Lebanon’s education sector today is challenged like never before and moving in a descending trajectory. In addition to limited political commitment to education and deteriorating educational financing policy, other constraints confronting the Lebanese educational system include narrowing the achievement gap between private and public schools, consolidating state supervisory and regulatory role over private education, improving vocational and technical education and ensuring quality education.
Shortcomings in the Lebanese education system go beyond public versus private institutions. As indicated by worldwide examinations, such as PISA that measures student performance globally in mathematics, reading and science, the performance of Lebanese students has declined. When contrasting outcomes from 2011 and 2015, positioning of students’ math proficiency and science has fallen; and 66 percent of students did not meet essential proficiency levels in science, math, and reading, a World Bank study noticed.
While many countries, including Lebanon, switched to distance teaching to mitigate the effects of COVID-19 disruption, challenges related to preparedness, weak infrastructure and capacity, as well as the digital gaps, have put additional strains on Lebanese students, parents, teachers, principals and the educational authorities. School closure in Lebanon has widened learning inequalities, affecting the most vulnerable children and youth disproportionately expressed various UN agencies on March 28.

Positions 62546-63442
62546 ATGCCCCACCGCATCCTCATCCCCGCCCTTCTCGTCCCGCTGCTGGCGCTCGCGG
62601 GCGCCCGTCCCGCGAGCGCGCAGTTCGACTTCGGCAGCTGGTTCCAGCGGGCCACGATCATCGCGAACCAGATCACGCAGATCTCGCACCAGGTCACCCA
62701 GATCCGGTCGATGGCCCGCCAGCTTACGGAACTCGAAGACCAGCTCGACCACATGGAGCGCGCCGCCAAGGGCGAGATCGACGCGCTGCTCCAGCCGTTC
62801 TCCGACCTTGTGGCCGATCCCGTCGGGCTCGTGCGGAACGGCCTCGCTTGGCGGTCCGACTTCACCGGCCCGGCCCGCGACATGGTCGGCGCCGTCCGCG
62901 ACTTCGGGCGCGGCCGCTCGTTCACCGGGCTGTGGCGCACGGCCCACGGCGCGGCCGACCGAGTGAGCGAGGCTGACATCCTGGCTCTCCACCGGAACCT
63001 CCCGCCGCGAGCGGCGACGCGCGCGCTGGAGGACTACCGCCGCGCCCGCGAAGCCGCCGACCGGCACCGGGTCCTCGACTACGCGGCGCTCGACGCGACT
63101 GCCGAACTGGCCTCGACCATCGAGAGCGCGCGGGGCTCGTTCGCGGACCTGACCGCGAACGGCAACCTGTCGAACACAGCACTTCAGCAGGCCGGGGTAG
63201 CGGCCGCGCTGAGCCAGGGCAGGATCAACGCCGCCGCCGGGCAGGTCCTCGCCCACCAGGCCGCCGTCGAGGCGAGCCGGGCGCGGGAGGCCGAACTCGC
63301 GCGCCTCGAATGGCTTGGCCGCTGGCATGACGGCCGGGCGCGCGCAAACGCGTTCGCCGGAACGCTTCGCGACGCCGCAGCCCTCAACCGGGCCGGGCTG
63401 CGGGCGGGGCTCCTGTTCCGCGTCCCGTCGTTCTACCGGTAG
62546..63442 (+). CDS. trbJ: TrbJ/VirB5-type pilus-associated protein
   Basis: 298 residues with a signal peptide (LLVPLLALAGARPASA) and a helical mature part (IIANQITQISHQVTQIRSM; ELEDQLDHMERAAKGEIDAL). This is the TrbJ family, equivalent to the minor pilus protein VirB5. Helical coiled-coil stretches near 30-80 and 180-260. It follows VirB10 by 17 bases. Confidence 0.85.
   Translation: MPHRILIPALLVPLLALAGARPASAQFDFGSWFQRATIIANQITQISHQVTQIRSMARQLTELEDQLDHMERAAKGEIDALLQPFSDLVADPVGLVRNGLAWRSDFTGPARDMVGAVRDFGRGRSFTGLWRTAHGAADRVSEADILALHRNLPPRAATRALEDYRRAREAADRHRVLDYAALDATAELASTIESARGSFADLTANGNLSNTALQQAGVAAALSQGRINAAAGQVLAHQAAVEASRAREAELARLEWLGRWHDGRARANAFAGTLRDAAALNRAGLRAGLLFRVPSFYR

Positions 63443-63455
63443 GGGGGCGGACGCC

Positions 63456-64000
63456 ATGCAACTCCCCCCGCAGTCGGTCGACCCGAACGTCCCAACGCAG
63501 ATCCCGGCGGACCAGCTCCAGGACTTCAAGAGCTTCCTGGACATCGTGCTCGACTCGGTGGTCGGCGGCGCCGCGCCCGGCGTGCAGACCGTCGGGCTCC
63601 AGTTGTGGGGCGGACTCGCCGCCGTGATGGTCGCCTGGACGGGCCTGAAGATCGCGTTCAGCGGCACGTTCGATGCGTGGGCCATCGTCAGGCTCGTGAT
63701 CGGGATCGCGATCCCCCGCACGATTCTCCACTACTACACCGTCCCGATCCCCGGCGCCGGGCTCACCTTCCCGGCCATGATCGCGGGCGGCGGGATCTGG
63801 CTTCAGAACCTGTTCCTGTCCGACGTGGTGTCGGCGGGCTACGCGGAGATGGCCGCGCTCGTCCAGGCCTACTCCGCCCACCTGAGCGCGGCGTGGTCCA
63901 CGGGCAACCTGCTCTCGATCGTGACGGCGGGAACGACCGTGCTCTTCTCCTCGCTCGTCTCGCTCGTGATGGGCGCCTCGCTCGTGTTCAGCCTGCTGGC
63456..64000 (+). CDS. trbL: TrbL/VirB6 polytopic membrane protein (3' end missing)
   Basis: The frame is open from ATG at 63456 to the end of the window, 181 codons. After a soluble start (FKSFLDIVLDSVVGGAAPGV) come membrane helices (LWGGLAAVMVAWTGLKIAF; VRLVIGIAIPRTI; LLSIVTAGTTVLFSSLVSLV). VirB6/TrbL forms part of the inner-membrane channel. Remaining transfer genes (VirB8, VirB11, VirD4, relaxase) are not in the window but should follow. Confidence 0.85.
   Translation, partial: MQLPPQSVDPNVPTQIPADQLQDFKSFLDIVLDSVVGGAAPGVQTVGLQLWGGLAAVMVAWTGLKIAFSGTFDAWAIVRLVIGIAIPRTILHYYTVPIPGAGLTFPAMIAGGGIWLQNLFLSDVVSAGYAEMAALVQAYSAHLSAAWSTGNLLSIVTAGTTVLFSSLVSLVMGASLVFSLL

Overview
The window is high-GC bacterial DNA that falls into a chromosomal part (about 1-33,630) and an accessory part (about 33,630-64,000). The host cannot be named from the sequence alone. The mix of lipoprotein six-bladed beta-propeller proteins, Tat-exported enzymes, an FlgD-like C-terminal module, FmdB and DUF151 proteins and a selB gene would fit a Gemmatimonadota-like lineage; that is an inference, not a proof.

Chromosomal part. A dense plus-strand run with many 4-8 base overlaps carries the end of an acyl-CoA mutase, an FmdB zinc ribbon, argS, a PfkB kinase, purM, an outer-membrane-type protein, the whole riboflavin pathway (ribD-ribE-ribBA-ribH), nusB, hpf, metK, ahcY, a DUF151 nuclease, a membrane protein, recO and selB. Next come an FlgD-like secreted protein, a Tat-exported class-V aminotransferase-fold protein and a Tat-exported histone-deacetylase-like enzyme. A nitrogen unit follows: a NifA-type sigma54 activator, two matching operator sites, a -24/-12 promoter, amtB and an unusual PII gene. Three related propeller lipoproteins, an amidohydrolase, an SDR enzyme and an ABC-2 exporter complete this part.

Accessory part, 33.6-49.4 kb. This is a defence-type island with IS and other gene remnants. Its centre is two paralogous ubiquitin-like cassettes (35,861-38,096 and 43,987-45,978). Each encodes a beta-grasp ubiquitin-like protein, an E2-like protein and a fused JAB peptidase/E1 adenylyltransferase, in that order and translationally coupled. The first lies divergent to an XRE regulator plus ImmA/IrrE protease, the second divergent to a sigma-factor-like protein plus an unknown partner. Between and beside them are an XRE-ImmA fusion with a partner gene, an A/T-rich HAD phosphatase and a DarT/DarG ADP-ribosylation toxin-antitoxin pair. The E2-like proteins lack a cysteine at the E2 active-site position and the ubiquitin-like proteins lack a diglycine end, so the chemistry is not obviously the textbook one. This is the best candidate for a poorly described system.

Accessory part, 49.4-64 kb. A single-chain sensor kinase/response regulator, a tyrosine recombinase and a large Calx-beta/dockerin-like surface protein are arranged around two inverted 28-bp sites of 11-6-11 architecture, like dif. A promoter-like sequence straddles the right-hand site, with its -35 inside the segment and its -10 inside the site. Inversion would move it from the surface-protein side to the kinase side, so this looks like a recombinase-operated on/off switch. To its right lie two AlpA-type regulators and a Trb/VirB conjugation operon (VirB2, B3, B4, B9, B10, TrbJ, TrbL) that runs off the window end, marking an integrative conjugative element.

Additional difficulties are identified with: inability of low-income social groups to have regular or tablet computers and fast internet, lack of appropriate training for teachers and students on distance learning mechanisms, difficulty in digitizing the curriculum content for remote education purposes, and the absence of effective evaluation mechanisms that can be applied using technology. The absence of equal opportunities is profoundly noticeable.
The primary issues confronting education leaders in the world today are: What are the socio-economic risks of the interrupted educational process? What opportunities can be seized despite the current crisis? What are the recommendations that can be drawn from international experiences attempting to overcome some of these barriers?
One of the opportunities offered by the crisis is a clearer understanding of the gaps and challenges. The mission of all education systems is to overcome the learning crisis, respond to the strains caused by the pandemic, reduce its negative impact on learning and schooling and build on this experience to get back on track with quicker improvement in learning.
As education systems cope with this crisis, they must also be thinking of how they can get better and stronger with an improved sense of responsibility of all stakeholders and an enhanced understanding of the need to bridge the gap in opportunities and guaranteeing that youth have the similar quality education opportunities.
Rubina Abu Zeinab-Chahine is executive director at the Hariri Foundation for Sustainable Human Development.
The views and opinions of authors expressed herein do not necessarily state or reflect those of the Arab Network for the Study of Democracy